Q.  What is it like trading in a white Christmas in Kansas to a cactus Christmas?
COACH SNYDER:  We're honored to be here, as always.  Our families are acclimated to that.  We've been to a lot of bowl environments that took place over Christmas itself.  We had a nice Christmas dinner last night for all of our travel party, our administration, just everybody in our travel party.
Everybody deals with it a little differently.  We on a personal basis tried to have a little bit of our Christmas the night before we left, and we had a little bit here, and we'll have a little bit when we get back.
It's divided up.  But, like I said, we're acclimated to it.  My children, our three oldest, have been to I think 24 bowl trips.  Their hotel rugrats.  They know how to move around and take care of themselves, manage to do it seemingly all right anyway.  I haven't heard any problems yet.

Q.  Was Santa able to find you down here or is that all waiting back home for you?
COACH SNYDER:  We personally have eight grandchildren.  Three of them are really into that.  Santa kind of every night slips down the chimney.  We make a little gift for them during that period of time.
As a coach, you get invested in what you're doing.  So it's a normal week of preparation other than travel time, which makes it a little more difficult.

Q.  Your program has a very strong tradition of walk‑ons.  Why is this important in your program?  Who have you seen blossom out of the walk‑ons this season?
COACH SNYDER:  Well, we have a large number of young guys.  Probably in our starting group, I don't pay close attention to that because I don't like to make a distinction between who is a walk‑on youngster and who is not.  To me they're all young people that are part of our program in a very significant way.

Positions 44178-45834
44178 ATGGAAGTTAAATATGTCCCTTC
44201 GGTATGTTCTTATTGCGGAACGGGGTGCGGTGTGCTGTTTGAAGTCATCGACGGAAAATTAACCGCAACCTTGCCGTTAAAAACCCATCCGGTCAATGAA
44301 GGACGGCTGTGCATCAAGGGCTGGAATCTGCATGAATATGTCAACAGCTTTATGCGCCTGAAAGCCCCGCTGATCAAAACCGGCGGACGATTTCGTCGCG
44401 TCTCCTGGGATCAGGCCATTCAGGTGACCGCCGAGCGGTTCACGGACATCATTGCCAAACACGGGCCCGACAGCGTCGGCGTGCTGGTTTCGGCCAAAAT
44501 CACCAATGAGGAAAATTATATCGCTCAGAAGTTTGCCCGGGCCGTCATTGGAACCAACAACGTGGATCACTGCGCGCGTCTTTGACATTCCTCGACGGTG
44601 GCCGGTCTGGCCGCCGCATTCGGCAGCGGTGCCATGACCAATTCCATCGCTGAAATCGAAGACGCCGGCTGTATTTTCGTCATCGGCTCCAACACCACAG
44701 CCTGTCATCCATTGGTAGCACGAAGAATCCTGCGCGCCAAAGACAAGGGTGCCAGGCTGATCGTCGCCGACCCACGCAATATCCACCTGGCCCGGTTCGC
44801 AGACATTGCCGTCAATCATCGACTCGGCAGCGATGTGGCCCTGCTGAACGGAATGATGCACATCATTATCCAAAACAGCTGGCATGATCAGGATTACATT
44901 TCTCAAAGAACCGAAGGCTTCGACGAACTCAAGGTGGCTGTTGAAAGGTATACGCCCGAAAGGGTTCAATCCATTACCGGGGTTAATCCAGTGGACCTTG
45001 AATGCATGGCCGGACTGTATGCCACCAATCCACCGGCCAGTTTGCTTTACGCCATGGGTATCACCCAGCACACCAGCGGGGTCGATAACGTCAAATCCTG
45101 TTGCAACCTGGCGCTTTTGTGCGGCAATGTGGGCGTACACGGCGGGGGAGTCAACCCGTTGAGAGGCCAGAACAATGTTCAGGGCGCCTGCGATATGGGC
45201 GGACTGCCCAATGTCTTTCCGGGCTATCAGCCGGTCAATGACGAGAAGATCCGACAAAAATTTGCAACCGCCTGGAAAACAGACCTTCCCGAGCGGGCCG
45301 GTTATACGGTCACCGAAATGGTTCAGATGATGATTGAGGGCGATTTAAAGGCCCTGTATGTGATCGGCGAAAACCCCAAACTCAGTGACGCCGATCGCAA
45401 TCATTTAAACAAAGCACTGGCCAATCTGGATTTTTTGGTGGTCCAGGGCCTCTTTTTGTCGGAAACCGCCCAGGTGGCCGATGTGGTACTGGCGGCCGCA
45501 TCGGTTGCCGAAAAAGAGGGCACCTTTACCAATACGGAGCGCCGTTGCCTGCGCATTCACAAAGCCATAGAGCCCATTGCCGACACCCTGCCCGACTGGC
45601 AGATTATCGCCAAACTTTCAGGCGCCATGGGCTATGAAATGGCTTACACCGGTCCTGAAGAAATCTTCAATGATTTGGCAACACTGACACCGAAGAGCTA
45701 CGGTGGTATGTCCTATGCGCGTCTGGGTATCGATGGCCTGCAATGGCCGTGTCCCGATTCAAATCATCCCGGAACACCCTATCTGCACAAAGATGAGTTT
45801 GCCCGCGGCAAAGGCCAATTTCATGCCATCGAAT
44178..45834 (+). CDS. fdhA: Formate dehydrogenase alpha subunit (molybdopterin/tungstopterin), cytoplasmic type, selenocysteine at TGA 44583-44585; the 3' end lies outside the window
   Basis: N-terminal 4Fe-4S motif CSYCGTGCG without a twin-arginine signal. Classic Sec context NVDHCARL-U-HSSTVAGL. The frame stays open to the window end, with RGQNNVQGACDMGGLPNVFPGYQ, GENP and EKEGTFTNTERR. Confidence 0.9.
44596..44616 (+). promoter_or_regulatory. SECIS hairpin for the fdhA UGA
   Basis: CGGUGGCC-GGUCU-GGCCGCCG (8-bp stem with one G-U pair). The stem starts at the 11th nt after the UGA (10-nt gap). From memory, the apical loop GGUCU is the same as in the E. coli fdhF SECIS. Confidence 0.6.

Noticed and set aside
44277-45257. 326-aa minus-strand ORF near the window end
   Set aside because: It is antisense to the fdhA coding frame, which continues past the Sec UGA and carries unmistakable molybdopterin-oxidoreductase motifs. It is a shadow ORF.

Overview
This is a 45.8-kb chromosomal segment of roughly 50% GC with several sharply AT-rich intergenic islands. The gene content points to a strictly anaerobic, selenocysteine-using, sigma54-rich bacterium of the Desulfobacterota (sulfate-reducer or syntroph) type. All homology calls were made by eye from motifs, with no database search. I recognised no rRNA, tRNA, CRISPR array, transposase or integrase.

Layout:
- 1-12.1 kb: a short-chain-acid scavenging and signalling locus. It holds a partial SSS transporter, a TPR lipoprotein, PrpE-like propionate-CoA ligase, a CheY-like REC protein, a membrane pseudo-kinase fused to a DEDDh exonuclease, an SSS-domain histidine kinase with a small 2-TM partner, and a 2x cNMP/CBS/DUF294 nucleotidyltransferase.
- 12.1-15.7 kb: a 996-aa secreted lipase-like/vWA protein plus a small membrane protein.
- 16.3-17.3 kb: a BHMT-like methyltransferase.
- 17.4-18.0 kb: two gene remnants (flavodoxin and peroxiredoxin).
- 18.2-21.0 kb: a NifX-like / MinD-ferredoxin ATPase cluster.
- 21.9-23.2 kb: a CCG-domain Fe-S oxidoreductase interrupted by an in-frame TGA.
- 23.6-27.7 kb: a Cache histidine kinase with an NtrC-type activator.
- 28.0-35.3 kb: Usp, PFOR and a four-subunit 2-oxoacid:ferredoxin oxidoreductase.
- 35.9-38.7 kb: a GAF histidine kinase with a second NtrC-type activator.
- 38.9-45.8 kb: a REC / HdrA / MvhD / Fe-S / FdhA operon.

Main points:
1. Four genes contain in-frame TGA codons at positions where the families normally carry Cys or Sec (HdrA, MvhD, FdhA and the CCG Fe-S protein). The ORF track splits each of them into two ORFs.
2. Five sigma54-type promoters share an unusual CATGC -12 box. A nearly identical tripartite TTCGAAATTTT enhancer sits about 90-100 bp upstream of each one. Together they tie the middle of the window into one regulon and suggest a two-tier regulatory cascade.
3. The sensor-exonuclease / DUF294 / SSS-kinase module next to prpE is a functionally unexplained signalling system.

There are countless number of young guys.  Jordy Nelson is just one of countless number of guys that have had longevity and success in the NFL that walked on in our program.  One thing they possess in common is they have a value system that is in place that allows them to achieve at the highest capacity that they're capable of.  The intrinsic values that are part of our program, what they call the 16 wildcat goals for success, it's what you teach your children, will teach your children.

Q.  You've coached three Lockett receivers now.  How does Tyler compare to his father and uncle?  What did you know about him when he first came to K State?
COACH SNYDER:  He kind of grew up in our program to a certain degree because of his family being involved.  I just knew he was a Lockett and came from good stock, a tremendous family.
The other two that preceded him, his father and his uncle, they all possess the same thing.  What was most significant to me, what I was sharing a moment ago, a tremendous value system.  Certainly hard workers, but always do the right things on and off the field, all aspects of their lives.  They have a tremendous sense of accountability and responsibility.  Young guys that worked extremely hard.
Tyler just asked me yesterday if he could stay out after practice, even though the bus was leaving, if we could take some footballs back to the hotel that he could work with, et cetera.  But that's the way he is.  He is like that.
My office overlooks the stadium.  After practice every night, he's always out there catching extra balls off of the JUGS Machine, doing some extra things to try to help himself improve.
They were all like that, all three of them.
As you look at his father and his uncle, if you were to identify what's taking place in their lives now, you would see that both of them are extremely successful and they still possess those same values that were housed in our program when they were here.